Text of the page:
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Media literacy is the only thing standing in the way of the next Andrew Tate

One of the best ways to protect children from online misinformation peddled by bad actors is to teach them media literacy, says Bejay Mulenga of charity The Student View

A Student View workshop. Image: The Student View

Andrew Tate’s rise to fame and subsequent downfall has people discussing how we can stop the rise of content creators and media personalities who spread dangerous misinformation.

It’s an important conversation to have, but Tate is an outlier. Already famous due to his career as a kickboxer, the content creator was de-platformed, but his content still spread through bots and his followers. Banned from social media, he continued to rake in money and increase his influence, prompting the question – does ‘cancel culture’ really work?

He managed to get past “the matrix” as he called it, and spread his misogynistic messages. If social platforms can’t – or won’t – have oversight of people like Tate, it demonstrates how big an issue online safety is – especially for the young and the vulnerable. It’s a slippery slope from Tate’s misogynistic and violent rhetoric about young women, to viewing even more harmful content. A recent report from the Children’s Commissioner for England shows that children as young as nine are being exposed to pornography. 

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Tate is the tip of the iceberg; there are plenty of bad actors peddling dangerous rhetoric on social media that most people won’t even know about. As algorithms are set up to expose users to more and more extreme content, it’s easy for someone to go down a rabbit hole of harmful content.

So with a landscape full of misinformation, how do we expect young people to navigate this rocky terrain? One of the reasons young people are susceptible to misinformation is a lack of media literacy skills. And we know that poor media literacy skills have real-life consequences – for our democracies and for our own day-to-day lives. In June 2018, the National Literacy Trust found only 2 per cent of children have the critical thinking skills needed to tell fact from fiction online. As content creators become slicker, the lines between truth and fiction seem more blurred. How can we expect young people to have a voice and be discerning in what they consume online if they can’t tell when they’re being manipulated?

Some media organisations have started to treat misinformation in the media as an epidemic, and like with the pandemic, the answer is a vaccine to inoculate people against it. That vaccine is media literacy skills; they are integral to online safety. The ability to critically analyse how stories are put together and told in the media, and how to discern their accuracy and reliability – these are skills we need as adults as well, especially as our trust in the media is starting to disintegrate. But media literacy is not part of the English curriculum – yet.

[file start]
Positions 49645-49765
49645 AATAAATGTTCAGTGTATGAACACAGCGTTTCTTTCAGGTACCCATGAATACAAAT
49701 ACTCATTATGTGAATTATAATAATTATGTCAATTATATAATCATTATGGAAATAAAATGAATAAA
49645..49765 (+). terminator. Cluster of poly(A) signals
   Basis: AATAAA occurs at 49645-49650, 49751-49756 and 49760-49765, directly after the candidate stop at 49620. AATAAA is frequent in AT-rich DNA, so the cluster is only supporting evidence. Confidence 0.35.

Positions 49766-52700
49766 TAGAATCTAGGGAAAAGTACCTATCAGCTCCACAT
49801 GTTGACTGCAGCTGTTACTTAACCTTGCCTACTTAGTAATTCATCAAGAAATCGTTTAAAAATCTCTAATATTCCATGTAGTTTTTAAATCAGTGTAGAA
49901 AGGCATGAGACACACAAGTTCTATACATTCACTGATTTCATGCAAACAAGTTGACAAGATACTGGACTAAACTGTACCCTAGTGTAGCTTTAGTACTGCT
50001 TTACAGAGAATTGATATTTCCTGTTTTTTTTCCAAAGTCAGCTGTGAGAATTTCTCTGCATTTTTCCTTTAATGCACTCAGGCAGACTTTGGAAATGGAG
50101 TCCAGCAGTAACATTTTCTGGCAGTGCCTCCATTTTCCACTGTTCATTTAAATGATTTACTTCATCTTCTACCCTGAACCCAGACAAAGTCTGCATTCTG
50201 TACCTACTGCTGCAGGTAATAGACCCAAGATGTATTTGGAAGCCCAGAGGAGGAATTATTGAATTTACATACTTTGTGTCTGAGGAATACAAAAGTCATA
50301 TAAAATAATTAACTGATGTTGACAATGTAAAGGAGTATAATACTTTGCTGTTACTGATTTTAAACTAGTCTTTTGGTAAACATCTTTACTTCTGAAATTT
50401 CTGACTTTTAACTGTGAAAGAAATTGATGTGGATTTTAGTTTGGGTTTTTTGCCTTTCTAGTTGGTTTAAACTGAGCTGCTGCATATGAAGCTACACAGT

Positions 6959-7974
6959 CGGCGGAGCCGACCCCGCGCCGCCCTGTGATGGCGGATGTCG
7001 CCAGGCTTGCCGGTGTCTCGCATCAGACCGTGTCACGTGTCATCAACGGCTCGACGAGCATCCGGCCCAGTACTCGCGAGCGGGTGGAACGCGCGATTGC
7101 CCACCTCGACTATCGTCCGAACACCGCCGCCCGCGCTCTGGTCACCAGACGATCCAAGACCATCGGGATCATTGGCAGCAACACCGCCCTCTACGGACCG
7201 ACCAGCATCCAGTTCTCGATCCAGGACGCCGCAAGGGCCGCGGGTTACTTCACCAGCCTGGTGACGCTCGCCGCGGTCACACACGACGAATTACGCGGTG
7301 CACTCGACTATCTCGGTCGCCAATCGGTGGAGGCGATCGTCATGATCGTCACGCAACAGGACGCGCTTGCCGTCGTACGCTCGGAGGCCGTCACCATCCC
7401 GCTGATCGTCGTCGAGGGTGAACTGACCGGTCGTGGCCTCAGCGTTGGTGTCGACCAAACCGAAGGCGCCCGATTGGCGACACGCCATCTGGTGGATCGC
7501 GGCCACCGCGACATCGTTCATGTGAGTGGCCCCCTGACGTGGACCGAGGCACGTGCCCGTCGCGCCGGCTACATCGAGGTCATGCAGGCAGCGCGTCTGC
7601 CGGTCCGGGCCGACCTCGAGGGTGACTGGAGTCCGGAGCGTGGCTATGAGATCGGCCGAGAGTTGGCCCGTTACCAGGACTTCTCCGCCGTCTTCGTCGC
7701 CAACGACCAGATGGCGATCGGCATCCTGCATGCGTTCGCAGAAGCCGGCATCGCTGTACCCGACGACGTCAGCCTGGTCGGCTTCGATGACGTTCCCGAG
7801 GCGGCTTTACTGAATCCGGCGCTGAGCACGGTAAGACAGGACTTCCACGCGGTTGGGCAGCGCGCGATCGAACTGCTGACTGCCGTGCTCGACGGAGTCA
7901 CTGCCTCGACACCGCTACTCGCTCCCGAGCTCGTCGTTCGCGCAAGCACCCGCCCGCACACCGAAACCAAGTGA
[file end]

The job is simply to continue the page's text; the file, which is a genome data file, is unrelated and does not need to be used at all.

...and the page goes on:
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There are some media agencies going into schools to talk about harmful online behaviour, as well as charities like The Student View, which has a team of journalism coaches who deliver student workshops on media literacy. So far we’ve reached over 2,000 young people – but it’s not enough.

Despite being social natives, and therefore growing up with social media, Gen Z needs to be taught these skills urgently. According to research from The Student View, less than 50 per cent of teachers think their pupils are media literate. How can young people identify harmful content – and report it – if they don’t understand the significance of what they’re consuming?

More and more young people are coming across extreme and harmful content online – and it has a negative effect on their mental health. As there is no age validation needed to set up a social media account, many children and young people are presenting as adults on the internet. Ofcom research estimates that almost half of children aged eight to 15 have a social media profile on at least one platform – most platforms ask for a user age of at least 16, but of course, digital natives know how to mitigate this. 

There is also a huge amount of teacher support for teaching media literacy skills in schools.

A whopping 90 per cent of teachers are in favour of including media literacy on the curriculum to safeguard children against online harms, but they too need support to be up-skilled to deliver this training. Every day, young people are inundating them with questions about things they have seen on social media – it’s hard for teachers to keep up.  

Media literacy is vital for a well-functioning democracy as it ensures citizens can access and critically evaluate messages they receive while navigating the digital world. Right now, the Online Safety Bill has just had its second hearing, and one of the critical things we’ve pushed for is making media literacy part of the curriculum, as well as up-skilling teachers and giving them the support they need. Empowering young people with the skills to navigate misinformation is how we will combat the Andrew Tates of the world.

Bejay Mulenga is executive director of media literacy charity The Student View, which offers free media literacy workshops to schools across the UK. 

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